Finding specific information can sometimes feel like searching for a needle in a haystack. So it’s no surprise that us sourcers are always eager to learn how new technology can help us do our jobs better. But the quest for novel techniques can at times cause us to lose sight of some powerful fundamentals.
Which brings me to Boolean logic and its application in search engines. One of the most intriguing aspects of Boolean logic in search is the X-ray search technique, and it is my personal favorite.
An X-ray search can help you find gems that normal website navigation might miss. In this article, I’m going back to the basics as I introduce Boolean logic, binary logic, and the language of search, with a primary focus on X-ray search techniques.
Boolean Logic: A Foundation of Digital Search
Boolean logic was created by the British mathematician George Boole in the mid-19th century. Boole laid the foundation for modern computer science and information retrieval systems. Boolean logic deals with binary variables, which can have only two values: true or false, 1 or 0, on or off. And so Boole’s work demonstrated that complex logical operations could be constructed by combining these binary variables using operators such as AND, OR, and NOT.
Additionally, Binary logic is an essential concept in Boolean logic, as it is the language of computers. It is the basis of how computers understand and process information. In binary logic, everything is reduced to a simple “yes” (1) or “no” (0). This binary representation is the foundation of all digital operations, including search algorithms.
Now I’m going to tie it all together and share why it is important to you as a talent acquisition professional.
Boolean Search Strings: The Keys to Precise Searching
Boolean search strings are constructed using Boolean operators and modifiers to refine search results. They allow us to combine keywords and phrases strategically to find information more effectively. The primary Boolean operators are:
AND: This operator narrows down search results by requiring that all specified terms be present in the results. For example, “cats AND dogs” will return results that contain both “cats” and “dogs.”
OR: OR will expand search results by including pages that contain either of the specified terms. For instance, “cats OR dogs” will return results with either “cats” or “dogs” or both.
NOT: NOT excludes specific terms from search results. For instance, “cats NOT dogs” will find results about cats but exclude any that mention dogs.
Boolean Modifiers and Field Search Commands
Boolean modifiers and field search commands further enhance the precision of search queries. Let’s take a look at some of them.
Quotation Marks (“”): Enclosing words or phrases in double quotation marks ensures that the search engine looks for the exact phrase. For example, “digital marketing” will only return results containing that precise phrase.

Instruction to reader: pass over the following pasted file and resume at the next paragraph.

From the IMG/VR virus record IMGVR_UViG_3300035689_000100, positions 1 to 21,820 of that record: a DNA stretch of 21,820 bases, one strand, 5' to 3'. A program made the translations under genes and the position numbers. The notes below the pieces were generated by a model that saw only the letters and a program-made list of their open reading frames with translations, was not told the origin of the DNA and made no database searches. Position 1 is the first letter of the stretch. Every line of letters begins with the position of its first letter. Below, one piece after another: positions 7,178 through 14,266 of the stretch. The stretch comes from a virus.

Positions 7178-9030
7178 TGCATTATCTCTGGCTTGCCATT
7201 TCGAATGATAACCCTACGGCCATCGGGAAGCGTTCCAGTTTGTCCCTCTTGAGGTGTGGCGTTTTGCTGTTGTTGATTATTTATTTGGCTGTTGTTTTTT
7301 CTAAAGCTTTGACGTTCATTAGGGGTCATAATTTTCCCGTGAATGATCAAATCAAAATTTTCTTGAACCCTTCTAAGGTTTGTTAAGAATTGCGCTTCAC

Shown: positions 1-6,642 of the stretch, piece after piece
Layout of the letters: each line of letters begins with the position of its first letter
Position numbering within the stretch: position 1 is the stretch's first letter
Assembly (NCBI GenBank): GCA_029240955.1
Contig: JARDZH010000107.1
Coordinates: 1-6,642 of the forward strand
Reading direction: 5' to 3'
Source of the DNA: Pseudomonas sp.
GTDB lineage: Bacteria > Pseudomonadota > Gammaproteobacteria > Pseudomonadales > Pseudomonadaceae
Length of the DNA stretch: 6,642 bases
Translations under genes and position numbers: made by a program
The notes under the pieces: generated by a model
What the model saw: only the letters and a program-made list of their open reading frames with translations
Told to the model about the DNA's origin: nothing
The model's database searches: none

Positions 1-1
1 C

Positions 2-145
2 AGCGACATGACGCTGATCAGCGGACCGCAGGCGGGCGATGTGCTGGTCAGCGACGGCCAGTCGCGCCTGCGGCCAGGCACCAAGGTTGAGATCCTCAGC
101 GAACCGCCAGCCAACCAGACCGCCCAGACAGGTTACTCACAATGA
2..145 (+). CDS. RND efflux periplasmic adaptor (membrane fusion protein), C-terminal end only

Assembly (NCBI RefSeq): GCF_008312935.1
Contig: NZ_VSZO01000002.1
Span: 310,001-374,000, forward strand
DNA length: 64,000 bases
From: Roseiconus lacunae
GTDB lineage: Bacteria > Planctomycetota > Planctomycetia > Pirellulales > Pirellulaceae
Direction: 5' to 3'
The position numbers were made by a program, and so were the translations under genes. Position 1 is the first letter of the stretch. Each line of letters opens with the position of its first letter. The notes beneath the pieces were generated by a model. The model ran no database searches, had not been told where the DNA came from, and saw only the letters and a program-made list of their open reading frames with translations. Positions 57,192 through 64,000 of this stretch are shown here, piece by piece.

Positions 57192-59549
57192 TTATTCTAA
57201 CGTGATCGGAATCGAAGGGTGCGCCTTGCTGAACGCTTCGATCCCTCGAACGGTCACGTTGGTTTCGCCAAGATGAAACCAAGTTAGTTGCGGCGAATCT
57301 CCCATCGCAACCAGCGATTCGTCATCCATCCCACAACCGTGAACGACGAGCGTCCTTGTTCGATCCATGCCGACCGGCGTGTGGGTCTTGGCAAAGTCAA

Parentheses (): Parentheses are used to group related terms and operators, allowing for more complex search strings. For instance, “(cats OR dogs) AND “pet care”” combines two sets of terms with different operators.
InURL: The “inurl” modifier restricts search results to web pages with URLs containing a specific keyword or phrase. For example, “inurl:profile OR inurl:resume” may be used to find profiles or resumes.
X-Ray Search: Uncovering those Talent Treasures
X-ray search is a specialized search technique that leverages Boolean logic to extract valuable information from specific domains. It is particularly useful for recruiters, researchers, and sourcers — basically, anyone looking for information in a specific niche to go where the talent is. The X-ray formula typically includes:
Site: Specifies the domain to search within, such as “site:linkedin.com/in.”
Domain: Restricts results to a particular website; for instance, “site:meetup.com.”
Candidate Keywords: Keywords related to the information you seek.
Field Search Commands: Optional modifiers and operators to fine-tune the search.
Here are some examples of basic X-Ray Search:
- Single domain X-ray search (one website): To find profiles on LinkedIn, you may use “site:linkedin.com/in” followed by candidate keywords like “software engineer” or “marketing manager.” Feel free to add additional keywords to narrow down your search.
- Multiple domain X-ray search (two or more websites): To broaden your search, use OR operators like “(site:linkedin.com/in OR site:meetup.com)” to search both LinkedIn and Meetup profiles simultaneously.
- Finding resumes or profiles: To specifically find resumes or profiles, use the “inurl” modifier, as in “(inurl:profile OR inurl:resume) software engineer.” This will return profiles and resumes of software engineers.
Boolean logic and X-ray search techniques are tools that allow us to navigate the web with precision and efficiency in our talent hunt. By simply understanding Boolean operators, modifiers, and field search commands, along with the principles of binary logic, you may uncover valuable information that might remain hidden through ordinary web searches.
Whether you’re a recruiter, a researcher, or sourcer or simply looking for specific information online, becoming an expert with these techniques will significantly enhance your talent search capabilities.